Excessive Heat Warning Twin Cities Metro - Heat Advisory for Greater Minnesota. The urban heat island will add at least 4-6F worth of additional heat later today, making it feel like 100-105. Here's an update from the Twin Cities National Weather Service:
...DANGEROUSLY HOT AND HUMID CONDITIONS EXPECTED LATE MONDAY MORNING THROUGH MONDAY EVENING... AN EXCESSIVE HEAT WARNING IS IN EFFECT FOR THE TWIN CITIES METROPOLITAN AREA...WITH A HEAT ADVISORY IN EFFECT ACROSS THE REST OF CENTRAL AND SOUTHERN MINNESOTA AND FAR WESTERN WISCONSIN...FROM LATE MONDAY MORNING THROUGH MONDAY EVENING. HIGH TEMPERATURES ARE EXPECTED TO REACH THE LOWER 90S. THIS COMBINED WITH OPPRESSIVE DEW POINTS IN THE MIDDLE TO UPPER 70S WILL RESULT IN HEAT INDICES RANGING FROM 100 TO 110 DEGREES. THE WARMEST CONDITIONS WILL BE FOUND IN THE MINNESOTA RIVER VALLEY. ...EXCESSIVE HEAT WARNING REMAINS IN EFFECT FROM 11 AM TO 9 PM CDT MONDAY... * TEMPERATURES...HIGHS IN THE LOWER 90S WITH HEAT INDICES AROUND 105 DEGREES. * IMPACTS...GIVEN THE COOL SUMMER THUS FAR...THESE CONDITIONS MAY LEAD TO A HEIGHTENED RISK OF HEAT RELATED STRESS AND ILLNESS... ESPECIALLY FOR THE YOUNG AND ELDERLY...AND THOSE WITHOUT AIR CONDITIONING.
More Big Swings in Temperature and Dew Point. Long-range guidance shows dew points in the mid 70s later today, about as sticky as it ever gets. I wouldn't be surprised to see an 80F dew point somewhere between the Twin Cities, the Quad Cities and Madison by this evening. Extreme low-level moisture and instability fuels strong to severe storms tonight, followed by a puff of cooler, more comfortable Canadian air by midweek. T-storms may form along a warm front Friday; Saturday the more tolerable day of the weekend for outdoor plans. Not sure I'm buying 60s and rain for next Sunday (yet) but you've been warned.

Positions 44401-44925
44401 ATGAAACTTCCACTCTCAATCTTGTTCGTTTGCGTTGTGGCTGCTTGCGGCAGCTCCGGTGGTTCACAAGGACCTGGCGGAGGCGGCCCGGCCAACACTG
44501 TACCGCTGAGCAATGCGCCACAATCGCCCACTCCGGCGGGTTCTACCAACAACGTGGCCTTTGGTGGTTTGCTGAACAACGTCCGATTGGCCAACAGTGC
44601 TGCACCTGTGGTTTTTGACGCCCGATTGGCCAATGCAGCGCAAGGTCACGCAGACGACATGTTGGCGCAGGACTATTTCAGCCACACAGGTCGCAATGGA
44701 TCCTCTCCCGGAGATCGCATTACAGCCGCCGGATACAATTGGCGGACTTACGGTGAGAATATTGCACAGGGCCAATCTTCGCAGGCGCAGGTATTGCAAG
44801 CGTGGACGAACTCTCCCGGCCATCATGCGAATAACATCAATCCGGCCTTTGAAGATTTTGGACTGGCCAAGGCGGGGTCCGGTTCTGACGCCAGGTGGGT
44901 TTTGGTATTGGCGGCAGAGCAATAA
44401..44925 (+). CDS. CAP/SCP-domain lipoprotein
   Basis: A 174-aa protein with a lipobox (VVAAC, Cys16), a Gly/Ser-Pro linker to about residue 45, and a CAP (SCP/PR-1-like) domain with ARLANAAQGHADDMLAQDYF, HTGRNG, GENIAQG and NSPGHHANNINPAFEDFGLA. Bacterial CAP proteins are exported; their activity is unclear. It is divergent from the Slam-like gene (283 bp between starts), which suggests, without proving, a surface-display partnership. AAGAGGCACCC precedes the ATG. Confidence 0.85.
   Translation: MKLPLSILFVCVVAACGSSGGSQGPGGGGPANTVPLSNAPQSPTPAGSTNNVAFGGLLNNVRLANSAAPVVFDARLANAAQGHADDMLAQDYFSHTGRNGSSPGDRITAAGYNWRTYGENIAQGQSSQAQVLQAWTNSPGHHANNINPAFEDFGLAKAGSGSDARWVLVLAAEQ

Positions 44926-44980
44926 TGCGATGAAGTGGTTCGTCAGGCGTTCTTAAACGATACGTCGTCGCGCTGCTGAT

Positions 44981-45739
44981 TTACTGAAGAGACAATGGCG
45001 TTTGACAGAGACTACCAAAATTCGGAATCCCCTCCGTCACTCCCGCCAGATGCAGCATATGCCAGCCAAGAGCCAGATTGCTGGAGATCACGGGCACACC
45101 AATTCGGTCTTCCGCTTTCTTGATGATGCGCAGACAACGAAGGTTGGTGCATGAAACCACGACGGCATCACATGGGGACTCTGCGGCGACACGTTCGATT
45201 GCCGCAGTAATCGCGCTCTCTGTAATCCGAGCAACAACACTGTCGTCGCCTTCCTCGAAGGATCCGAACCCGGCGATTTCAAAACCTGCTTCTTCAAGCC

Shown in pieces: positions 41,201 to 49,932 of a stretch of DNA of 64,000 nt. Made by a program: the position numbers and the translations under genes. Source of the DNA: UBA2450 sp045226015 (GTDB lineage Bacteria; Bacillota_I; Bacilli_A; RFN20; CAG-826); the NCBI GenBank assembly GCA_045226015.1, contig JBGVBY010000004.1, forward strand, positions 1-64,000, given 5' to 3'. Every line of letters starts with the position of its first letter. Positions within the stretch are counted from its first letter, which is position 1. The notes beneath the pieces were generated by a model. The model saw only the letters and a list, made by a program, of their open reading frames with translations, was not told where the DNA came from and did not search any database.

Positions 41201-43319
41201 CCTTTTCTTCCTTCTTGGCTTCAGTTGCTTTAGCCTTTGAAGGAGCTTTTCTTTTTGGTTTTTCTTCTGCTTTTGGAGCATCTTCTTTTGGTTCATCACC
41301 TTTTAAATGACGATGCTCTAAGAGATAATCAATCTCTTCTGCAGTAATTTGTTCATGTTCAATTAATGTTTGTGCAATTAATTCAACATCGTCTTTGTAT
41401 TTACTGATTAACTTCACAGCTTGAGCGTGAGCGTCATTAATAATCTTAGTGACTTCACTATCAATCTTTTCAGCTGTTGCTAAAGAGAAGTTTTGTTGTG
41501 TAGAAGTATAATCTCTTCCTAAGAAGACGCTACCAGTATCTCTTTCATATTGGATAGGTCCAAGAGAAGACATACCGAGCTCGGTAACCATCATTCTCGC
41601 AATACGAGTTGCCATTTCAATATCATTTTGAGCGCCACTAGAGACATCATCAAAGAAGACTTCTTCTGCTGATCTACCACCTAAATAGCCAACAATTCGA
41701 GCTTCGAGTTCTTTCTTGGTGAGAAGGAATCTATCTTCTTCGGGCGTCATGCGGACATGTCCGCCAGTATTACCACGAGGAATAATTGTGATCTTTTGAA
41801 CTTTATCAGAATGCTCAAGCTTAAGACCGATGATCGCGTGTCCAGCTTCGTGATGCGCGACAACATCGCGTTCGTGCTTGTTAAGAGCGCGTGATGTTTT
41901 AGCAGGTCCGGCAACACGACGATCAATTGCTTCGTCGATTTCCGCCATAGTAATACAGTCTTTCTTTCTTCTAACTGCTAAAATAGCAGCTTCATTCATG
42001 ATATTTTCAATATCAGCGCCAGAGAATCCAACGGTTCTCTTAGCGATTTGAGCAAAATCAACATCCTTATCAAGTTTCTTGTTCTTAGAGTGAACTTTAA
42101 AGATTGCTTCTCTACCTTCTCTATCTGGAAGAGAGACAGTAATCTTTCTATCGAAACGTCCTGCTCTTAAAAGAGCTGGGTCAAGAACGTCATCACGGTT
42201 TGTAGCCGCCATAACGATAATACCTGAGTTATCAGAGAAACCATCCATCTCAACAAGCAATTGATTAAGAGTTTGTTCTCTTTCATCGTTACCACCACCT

A Super-Strong El NIno Is Now Off The Table. Here's What That Means. Meteorologist Eric Holthaus takes a look at the dwindling prospects for a major El NIno warming event in the Pacific at Slate; here's an excerpt: "...New data released Thursday by the International Research Institute for Climate and Society—a climate forecasting partnership between Columbia University and NOAA—shows that while ocean temperatures in the tropical Pacific are still above normal, the atmospheric response has so far been sluggish. After an impressive ramp up earlier this year, that means the coming El Niño is increasingly likely to fall a bit flat..."
Northwest Wildfires: Situation Worsens With Five New "Large, Uncontained" Fires. Oregon Live has an update; here's the introduction: "A dozen new wildfires have started in Oregon and six have started in Washington over the past 24 hours -- covering more than 68,000 acres. That adds to an already fierce wildfire season in the Northwest, with 25 large, uncontained fires, according to the Northwest Interagency Coordination Center. The number of fires classified as “large” has increased by five since yesterday..."